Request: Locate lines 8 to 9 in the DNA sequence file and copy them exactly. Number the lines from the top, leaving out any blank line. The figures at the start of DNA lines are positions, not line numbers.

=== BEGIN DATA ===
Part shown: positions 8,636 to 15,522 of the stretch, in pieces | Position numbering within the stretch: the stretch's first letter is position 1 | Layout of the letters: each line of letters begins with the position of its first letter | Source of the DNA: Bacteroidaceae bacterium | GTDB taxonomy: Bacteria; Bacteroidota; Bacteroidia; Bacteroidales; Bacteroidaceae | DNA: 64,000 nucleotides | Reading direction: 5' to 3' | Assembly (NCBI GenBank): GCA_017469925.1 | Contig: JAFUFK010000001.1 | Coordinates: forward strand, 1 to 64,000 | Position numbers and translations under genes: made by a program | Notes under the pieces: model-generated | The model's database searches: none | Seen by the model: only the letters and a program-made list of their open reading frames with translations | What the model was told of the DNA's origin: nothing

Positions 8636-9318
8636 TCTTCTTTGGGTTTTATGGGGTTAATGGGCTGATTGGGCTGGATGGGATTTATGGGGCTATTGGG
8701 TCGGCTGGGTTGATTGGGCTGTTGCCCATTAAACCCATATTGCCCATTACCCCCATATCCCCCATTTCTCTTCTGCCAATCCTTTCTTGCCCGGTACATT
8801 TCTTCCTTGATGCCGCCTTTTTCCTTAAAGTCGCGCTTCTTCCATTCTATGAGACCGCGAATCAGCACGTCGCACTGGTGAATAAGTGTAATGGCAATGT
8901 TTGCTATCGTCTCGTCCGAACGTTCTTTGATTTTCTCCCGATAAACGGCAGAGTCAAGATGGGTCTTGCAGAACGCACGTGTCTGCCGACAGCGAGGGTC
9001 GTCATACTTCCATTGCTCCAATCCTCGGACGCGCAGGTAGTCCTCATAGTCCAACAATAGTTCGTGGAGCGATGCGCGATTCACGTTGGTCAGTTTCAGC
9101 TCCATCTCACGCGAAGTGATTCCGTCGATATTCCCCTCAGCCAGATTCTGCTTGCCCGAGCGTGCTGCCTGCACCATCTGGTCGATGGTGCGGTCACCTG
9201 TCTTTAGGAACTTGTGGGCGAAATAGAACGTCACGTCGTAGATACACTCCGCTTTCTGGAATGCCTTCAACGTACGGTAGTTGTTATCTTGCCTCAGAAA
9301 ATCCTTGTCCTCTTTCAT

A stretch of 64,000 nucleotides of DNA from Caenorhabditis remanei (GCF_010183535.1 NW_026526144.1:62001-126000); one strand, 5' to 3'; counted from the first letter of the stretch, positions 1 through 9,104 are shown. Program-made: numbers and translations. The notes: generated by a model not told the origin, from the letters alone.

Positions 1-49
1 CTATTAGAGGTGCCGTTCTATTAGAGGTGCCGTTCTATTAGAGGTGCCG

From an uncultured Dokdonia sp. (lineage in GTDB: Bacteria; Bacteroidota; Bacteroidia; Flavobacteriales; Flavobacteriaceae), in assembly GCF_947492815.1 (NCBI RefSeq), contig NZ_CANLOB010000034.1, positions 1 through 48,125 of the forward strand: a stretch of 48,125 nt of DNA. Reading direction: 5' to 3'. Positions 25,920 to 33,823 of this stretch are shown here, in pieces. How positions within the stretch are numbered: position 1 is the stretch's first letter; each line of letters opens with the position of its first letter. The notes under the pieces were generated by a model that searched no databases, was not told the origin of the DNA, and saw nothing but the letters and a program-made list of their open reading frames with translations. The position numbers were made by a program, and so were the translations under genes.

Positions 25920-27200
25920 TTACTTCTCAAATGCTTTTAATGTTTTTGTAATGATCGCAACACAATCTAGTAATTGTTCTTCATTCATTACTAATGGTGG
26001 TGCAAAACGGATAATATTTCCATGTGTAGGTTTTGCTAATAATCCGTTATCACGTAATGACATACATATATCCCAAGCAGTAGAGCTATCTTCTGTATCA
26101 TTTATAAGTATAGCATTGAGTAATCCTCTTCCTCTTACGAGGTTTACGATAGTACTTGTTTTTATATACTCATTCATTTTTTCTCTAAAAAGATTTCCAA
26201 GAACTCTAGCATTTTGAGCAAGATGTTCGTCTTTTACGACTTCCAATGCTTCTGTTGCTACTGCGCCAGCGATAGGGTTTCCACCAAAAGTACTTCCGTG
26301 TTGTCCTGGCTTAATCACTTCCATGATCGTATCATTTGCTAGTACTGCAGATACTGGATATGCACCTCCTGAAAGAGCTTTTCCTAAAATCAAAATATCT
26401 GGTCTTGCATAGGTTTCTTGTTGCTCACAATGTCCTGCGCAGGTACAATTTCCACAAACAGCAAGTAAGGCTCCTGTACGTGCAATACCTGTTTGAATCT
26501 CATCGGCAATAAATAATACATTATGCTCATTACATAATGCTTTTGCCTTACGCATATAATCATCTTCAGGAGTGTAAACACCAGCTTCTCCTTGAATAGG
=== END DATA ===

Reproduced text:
9101 TCCATCTCACGCGAAGTGATTCCGTCGATATTCCCCTCAGCCAGATTCTGCTTGCCCGAGCGTGCTGCCTGCACCATCTGGTCGATGGTGCGGTCACCTG
9201 TCTTTAGGAACTTGTGGGCGAAATAGAACGTCACGTCGTAGATACACTCCGCTTTCTGGAATGCCTTCAACGTACGGTAGTTGTTATCTTGCCTCAGAAA